EU lawyer Ralf Grahn is getting angry.
The thing that’s upsetting him is the existence of ‘eurosceptics’, people like me and many others, in fact a majority of the people in Britain and now, it appears, also Ireland. As he comes to grips with the realisation that not everyone around the continent of Europe is happy to be subjected into a state of eu serfdom, he finds himself becoming a little emotional. That’s a good thing, Ralf. It shows that you are at last getting to grips with the reality of the situation as regards the EU, and not hiding away in an ivory tower as do most europhiliacs on the make.
This is the post from his blog Grahnlaw today, which shows you what I mean – ‘Let’s call a spade a spade’ he says.
I agree with him.
Let’s do exactly that, Ralf.
Anti-EU by any other name
By the way, I have wondered at the widespread acceptance of the ‘Euroscepticism’ as the label people use, whose attitude reveals nothing sceptic. No doubts, no uncertainty, no open minds. After reading a lot of these outpourings, I am beginning to think that the ‘Eurosceptic’ in search of truths has yet to be born.
Thus, the label is woolly and misleading. Let’s call a spade a spade.
The early constitutional history of the United States saw the debate between Federalists and anti-Federalists. Let people who identify with Europe be called Europeans, pro-Europeans or pro-EU, and let the people who want to wreck the European Union be called by the most objective term available: anti-EU.
(Some of them, for reasons yet to be verified, deny that they are anti-Europeans. They are only vehemently against Europe’s common institutions and manifestations)
Another healthy distinction would be to see EU detractors clearly define what they are against (if a viable programme for anything proves too demanding).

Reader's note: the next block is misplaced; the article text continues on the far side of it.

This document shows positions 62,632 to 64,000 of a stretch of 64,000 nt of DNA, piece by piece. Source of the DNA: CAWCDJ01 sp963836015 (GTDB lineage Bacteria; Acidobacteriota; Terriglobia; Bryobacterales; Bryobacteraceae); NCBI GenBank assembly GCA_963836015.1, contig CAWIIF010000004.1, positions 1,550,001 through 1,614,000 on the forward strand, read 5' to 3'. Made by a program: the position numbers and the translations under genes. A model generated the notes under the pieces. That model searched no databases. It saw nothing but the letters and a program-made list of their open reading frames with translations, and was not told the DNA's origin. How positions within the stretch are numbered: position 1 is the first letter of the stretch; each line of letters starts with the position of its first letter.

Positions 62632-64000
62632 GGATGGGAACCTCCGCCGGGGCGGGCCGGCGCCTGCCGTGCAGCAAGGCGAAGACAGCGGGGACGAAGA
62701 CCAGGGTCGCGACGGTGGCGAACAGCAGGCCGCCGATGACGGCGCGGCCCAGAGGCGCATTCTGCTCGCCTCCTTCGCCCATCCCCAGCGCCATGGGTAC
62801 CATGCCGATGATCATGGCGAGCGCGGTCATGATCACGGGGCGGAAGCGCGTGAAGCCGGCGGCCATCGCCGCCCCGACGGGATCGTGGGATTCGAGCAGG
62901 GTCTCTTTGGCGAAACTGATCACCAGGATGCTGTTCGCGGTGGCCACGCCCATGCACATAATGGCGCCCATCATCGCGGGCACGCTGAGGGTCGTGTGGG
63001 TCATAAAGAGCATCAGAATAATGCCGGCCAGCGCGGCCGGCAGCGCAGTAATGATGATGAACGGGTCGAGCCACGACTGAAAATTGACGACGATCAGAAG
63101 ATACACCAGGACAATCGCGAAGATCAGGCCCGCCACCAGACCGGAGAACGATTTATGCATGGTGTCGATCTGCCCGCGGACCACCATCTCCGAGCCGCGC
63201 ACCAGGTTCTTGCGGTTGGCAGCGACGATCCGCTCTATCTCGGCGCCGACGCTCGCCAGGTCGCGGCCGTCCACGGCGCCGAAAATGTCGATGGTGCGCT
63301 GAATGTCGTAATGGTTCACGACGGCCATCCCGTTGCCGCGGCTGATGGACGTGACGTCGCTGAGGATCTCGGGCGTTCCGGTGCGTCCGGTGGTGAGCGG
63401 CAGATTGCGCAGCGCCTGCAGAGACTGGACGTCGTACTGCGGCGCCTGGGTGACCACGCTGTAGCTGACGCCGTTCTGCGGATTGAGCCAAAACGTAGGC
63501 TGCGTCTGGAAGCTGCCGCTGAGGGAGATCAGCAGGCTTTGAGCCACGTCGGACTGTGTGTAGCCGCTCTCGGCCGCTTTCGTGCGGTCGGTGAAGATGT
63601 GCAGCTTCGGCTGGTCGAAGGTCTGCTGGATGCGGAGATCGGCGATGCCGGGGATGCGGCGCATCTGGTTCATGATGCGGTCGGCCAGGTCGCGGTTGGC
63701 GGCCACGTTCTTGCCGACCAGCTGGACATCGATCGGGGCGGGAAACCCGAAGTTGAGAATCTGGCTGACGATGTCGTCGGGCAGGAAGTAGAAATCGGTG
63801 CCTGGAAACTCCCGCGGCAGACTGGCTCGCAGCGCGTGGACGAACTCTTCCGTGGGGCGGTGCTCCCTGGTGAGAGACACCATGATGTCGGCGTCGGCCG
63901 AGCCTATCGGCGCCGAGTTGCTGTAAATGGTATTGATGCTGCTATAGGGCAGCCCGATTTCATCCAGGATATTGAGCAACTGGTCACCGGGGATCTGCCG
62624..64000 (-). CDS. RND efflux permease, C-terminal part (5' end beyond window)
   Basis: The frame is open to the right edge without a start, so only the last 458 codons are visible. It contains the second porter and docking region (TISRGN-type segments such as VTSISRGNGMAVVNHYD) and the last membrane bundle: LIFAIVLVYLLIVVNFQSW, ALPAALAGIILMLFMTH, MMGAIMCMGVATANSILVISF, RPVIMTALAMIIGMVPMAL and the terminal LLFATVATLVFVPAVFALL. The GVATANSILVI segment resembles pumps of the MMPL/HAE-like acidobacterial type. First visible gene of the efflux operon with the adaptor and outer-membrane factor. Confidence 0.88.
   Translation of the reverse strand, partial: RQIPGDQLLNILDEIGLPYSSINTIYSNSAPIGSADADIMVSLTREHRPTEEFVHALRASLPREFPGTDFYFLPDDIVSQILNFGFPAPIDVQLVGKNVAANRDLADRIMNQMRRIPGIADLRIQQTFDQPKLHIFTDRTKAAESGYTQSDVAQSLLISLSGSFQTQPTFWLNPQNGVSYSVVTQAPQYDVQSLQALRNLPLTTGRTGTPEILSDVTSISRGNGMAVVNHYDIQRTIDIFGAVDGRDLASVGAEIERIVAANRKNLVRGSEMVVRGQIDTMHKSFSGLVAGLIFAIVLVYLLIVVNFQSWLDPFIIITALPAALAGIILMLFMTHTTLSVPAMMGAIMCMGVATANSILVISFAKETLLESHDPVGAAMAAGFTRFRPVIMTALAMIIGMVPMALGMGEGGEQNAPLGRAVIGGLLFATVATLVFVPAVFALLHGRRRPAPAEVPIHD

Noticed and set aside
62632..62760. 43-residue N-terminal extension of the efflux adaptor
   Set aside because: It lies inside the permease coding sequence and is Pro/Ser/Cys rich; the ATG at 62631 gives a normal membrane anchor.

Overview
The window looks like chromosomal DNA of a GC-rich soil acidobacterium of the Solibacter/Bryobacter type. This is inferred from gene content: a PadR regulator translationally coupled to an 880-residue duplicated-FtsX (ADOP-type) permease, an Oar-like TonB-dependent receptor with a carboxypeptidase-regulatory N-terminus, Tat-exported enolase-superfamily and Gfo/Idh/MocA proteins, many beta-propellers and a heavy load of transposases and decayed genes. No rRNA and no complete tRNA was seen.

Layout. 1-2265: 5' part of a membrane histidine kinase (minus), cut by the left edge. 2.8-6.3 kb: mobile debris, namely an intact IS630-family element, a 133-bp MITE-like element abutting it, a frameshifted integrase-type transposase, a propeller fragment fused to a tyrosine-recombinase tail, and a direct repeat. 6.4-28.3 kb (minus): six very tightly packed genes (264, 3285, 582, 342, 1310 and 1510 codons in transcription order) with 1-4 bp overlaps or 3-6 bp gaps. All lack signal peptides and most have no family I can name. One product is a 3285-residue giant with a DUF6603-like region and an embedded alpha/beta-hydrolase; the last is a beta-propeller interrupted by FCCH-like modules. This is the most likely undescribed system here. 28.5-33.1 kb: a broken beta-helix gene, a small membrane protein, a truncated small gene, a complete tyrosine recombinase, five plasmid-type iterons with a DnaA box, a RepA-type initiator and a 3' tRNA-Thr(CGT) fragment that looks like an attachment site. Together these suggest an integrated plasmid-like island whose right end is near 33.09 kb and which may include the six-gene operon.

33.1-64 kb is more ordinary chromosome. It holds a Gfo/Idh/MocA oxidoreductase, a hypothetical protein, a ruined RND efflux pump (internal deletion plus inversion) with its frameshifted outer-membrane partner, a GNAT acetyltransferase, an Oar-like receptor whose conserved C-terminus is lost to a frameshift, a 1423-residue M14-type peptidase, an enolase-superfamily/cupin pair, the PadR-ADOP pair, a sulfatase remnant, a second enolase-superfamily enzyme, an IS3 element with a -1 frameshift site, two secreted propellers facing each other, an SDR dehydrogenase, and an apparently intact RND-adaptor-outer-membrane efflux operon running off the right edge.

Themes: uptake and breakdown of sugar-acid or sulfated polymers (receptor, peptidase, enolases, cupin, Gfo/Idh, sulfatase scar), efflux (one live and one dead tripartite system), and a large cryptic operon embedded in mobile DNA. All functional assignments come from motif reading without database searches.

Do they want to dismember the European Union completely, or would they be content to see their own country secede from the EU?
If they have nothing against the vast majority of Europeans deepening European integration, these campaigners could redirect their energies towards secession. With a sharper focus they could perhaps improve their chances of success.
Actually, if their ideals are the ‘free nations of Europe’, why not let the other free nations decide for themselves on cooperation and common action, without insult or injury?
Traders (and nations of shopkeepers) want to keep their customers happy and engage in profitable relations with their providers, don’t they?
Why cause a lot of aggravation, if they only want to live happily ever after behind their moat?
This is my reply to Ralf.
No Ralf. You are not pro-European. You are pro-EU or as we say, europhiliac.
We are (as you say) not eurosceptics at all, but EU-opponents, but as the media uses the term eurosceptic, we get stuck with it.
The idea from our opponents is that we have doubts, are not sure etc., but that’s not the case.
We are totally sure we don’t want the EU. As you say, the term eurosceptic is wrong.
But don’t play the Europe trick. We are pro-Europe – as a continent of democracies free trading. It is you who are anti-Europe and wish to destroy its current democratic way of life.
If you are so sure that Europeans desire the EU, why do you not permit them to vote on that?
You are deluding yourself that your programme of EU integration is popular.
Please understand. In Britain only 29% of voters want the EU as it is. The rest either want total withdrawal as I do, or they want a free trading relationship with no political relationship.
I am pro-Europe, as Europe could be – fast-growing, informed, free, confident – not the corrupt and naive structure that hangs around and destroys the way of life of millions of free people.
I was born free. I intend to die free. That’s why I and millions like me are leaving. I will only return if the UK gets out of the EU. Otherwise my children will grow up in another part of the world as free people, not European serfs.
That’s calling a spade a spade, I think you would agree.